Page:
2. a target-based approach for lenders based on self-regulation and voluntary targets for improving the energy performance of their residential property portfolios. The government's preferred option is that lenders voluntarily agree to meet a portfolio average of EPC Band C by 2030, to align with the proposed increase of minimum energy standards in the private rented sector. The consultation also considers the introduction of mandatory targets (subject to further consultation and analysis) to ensure a “comparable effort across all lenders.”

BEIS has identified mortgage lenders as being “uniquely placed to influence mortgagors at critical trigger points, such as home purchase, renovation or re-mortgage” and believes that they could “play a vital role in driving the home energy performance improvements required to meet…Carbon Budgets and [the] net zero target.”

What does this mean in practice?

The consultation identifies a number of green factors in lending decisions, including improved energy performance being a predictor of lower mortgage payment arrears and resulting in lower credit risk (lower utility bills facilitating ability to make mortgage/ rental payments) and the risk of stranded assets if landlords fail to comply with regulations/legislation.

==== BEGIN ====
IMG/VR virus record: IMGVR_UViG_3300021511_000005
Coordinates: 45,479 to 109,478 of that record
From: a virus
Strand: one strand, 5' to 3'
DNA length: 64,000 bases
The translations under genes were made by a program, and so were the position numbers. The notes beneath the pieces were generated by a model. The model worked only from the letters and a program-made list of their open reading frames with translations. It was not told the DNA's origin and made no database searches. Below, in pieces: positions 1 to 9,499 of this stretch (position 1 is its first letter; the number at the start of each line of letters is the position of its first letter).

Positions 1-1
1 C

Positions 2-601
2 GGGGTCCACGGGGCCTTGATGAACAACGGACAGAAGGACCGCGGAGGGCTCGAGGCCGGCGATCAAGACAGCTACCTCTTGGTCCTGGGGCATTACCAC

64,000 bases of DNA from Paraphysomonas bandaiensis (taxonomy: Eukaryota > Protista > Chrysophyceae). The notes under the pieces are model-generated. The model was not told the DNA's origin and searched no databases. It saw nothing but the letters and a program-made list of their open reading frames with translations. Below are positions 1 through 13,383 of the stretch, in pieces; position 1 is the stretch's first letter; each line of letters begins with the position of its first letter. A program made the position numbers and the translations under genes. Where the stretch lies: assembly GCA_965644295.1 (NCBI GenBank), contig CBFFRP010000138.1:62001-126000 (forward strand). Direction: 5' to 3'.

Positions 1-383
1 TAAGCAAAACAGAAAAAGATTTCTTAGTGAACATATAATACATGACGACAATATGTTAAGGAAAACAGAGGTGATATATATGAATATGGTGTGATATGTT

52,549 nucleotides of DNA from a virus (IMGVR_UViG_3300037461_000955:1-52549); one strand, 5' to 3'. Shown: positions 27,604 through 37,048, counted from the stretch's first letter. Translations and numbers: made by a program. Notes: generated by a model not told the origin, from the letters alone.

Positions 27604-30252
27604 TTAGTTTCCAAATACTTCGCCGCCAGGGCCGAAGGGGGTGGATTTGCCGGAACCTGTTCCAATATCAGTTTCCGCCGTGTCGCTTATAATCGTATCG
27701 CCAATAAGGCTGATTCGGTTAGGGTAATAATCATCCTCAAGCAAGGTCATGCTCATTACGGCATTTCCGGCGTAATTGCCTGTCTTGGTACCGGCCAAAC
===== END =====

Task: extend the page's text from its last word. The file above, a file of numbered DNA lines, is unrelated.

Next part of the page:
One of the suggestions is the introduction of annual reporting of average EPC ratings by mortgage lenders, with year-on-year comparisons, initially on a voluntary basis and eventually as a mandatory disclosure. This reporting requirement would cover all regulated mortgage lenders undertaking mortgage lending in England and Wales, regardless of the size of their portfolio, and would apply to privately-rented properties financed by buy-to-let mortgages.

It is standard for lenders to request that an EPC is delivered for properties they are financing, however, the proposal could also require lenders to collate energy performance scores by which to measure the potential for energy performance improvement within the portfolio. The proposals even go as far as providing a public “league table” of lenders.